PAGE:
Ramadan As “Time Out!”

Ramadan makes extra demands of us. At its elemental level Ramadan forces us to change our daily routine. For Muslims in the tropics where there are no distinct seasons to modulate their activities, this is useful. In temperate zones, the long cold winter nights are for rest and the long days of summer for work. Such a marked natural rhythm is absent in the tropics.

Ramadan also serves as a convenient time frame to anchor memories, as with “the last Ramadan of the Japanese Occupation,” or the “first” following the birth or death of a family member.

The altered routine forces one to pause and reflect, a “time out” of sorts, to step back off the conveyor belt of life. When I was a consultant to a lumber mill in Oregon, the manager took me on a tour of his facility so I could better appreciate the injuries of his workers. I saw huge logs being subjected to harsh debarking, repeatedly sawn through, and then bent and bounced about as they were mechanically sorted and graded. You could hardly hear one another with the noise and vibrations.

Then I was taken to the warehouse where the atmosphere was completely the opposite – eerily quiet, with stacks of cut lumber neatly piled up and left undisturbed. Even the workers whispered to each other, as if respecting the quiet time of the lumber. This was the curing room, with its light, temperature, and humidity controlled and kept constant.

After the logs had been through the stresses of the mill, the products needed time to recover before they would be subjected again to the stresses at the factory or construction sites. If they were not allowed to recover or be “cured,” they could break easily and the company’s brand name would suffer.

If inanimate objects like lumber needs “rest time” to recover from the hectic experience of the mill, imagine the need for such times for humans. Ramadan is that necessary “time out,” a season to pause and reflect.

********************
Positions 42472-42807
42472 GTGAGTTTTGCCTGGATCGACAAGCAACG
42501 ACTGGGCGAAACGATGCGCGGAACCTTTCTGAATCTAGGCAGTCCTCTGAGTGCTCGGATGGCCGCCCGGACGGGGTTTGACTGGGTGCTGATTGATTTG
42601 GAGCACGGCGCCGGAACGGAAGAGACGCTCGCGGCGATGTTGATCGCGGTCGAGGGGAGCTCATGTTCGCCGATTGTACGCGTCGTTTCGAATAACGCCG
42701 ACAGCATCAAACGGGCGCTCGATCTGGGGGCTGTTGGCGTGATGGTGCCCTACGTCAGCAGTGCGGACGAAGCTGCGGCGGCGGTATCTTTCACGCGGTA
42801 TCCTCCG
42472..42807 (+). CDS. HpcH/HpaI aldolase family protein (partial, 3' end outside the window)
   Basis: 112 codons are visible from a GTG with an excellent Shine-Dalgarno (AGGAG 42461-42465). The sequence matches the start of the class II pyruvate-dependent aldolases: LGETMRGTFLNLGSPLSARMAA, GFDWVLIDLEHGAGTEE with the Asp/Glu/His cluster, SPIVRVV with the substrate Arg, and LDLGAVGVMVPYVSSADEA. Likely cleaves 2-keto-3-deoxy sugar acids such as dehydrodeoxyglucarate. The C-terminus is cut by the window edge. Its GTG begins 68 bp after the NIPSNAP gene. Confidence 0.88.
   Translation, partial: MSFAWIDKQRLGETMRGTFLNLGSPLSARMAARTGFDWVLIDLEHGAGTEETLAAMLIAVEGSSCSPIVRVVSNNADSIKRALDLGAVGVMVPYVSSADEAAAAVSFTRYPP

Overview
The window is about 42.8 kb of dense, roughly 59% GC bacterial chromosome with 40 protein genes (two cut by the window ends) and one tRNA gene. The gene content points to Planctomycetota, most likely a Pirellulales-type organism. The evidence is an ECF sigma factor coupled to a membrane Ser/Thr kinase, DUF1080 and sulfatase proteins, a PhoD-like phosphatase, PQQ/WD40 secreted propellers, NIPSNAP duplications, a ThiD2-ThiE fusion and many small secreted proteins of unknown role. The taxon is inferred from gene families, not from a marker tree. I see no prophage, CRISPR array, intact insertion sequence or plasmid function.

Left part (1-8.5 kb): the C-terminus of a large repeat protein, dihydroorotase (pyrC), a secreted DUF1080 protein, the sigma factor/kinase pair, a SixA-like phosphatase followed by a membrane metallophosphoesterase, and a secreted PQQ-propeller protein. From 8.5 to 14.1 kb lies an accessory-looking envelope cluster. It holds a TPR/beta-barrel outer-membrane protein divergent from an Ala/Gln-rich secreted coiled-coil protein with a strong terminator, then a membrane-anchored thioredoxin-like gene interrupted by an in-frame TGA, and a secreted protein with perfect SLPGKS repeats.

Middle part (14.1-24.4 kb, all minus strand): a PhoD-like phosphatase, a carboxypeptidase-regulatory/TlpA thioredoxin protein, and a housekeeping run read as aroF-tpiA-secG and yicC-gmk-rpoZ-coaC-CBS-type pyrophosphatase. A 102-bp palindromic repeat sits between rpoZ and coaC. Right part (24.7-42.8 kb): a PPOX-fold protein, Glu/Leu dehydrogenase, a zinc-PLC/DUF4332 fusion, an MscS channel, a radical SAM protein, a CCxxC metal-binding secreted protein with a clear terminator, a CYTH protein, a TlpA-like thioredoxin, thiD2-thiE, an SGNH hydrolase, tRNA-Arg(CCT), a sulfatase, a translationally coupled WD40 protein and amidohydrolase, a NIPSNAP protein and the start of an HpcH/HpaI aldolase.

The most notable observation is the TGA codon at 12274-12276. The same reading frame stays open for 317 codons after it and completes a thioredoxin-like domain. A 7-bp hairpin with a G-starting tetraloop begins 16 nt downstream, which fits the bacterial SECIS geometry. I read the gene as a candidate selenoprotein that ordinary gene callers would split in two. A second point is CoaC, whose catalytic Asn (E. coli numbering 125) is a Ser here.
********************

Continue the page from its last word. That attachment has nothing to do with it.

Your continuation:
Metabolic Consequences of Fasting

Obesity is the number one public health challenge in America today. Moderate caloric reduction significantly lengthens lifespans. With humans, obesity is a definite contributor to increased morbidity and shortened lifespan. Imagine if fasting were to be a habit! I routinely lose about five to ten pounds during Ramadan. That feels great! If nothing else, fasting is a respite for our digestive system that is incessantly stressed by our daily indulgences.

These benefits of Ramadan would be negated if we were to be a glutton after sunset. With the increasingly common practice of indulging with elaborate iftars at fancy hotels, many Muslims gain weight! Such extravagances are certainly not in the spirit of a season that calls for restraint and moderation.

At the House of Kedah restaurant in Vancouver, Canada, there was a sign at its buffet table, “There will be $5.00 charge, donated to charity, for unfinished plate.” What a wonderful idea! It prevents waste and discourages gluttony.

The caloric deprivation and mild dehydration of fasting affect brain function by heightening the neural connections in the areas concerned with emotions; hence the enhanced spirituality experienced by many when meditating during Ramadan.

When we are generous with ourselves, we would also be more likely to be generous to others. It is in this spirit that I wish my fellow Muslims, “Selamat Berpuasa!” (Best wishes with your fast!) and Ramadan Mubarak! (Joyous Ramadan!)

First posted in September 23, 2007.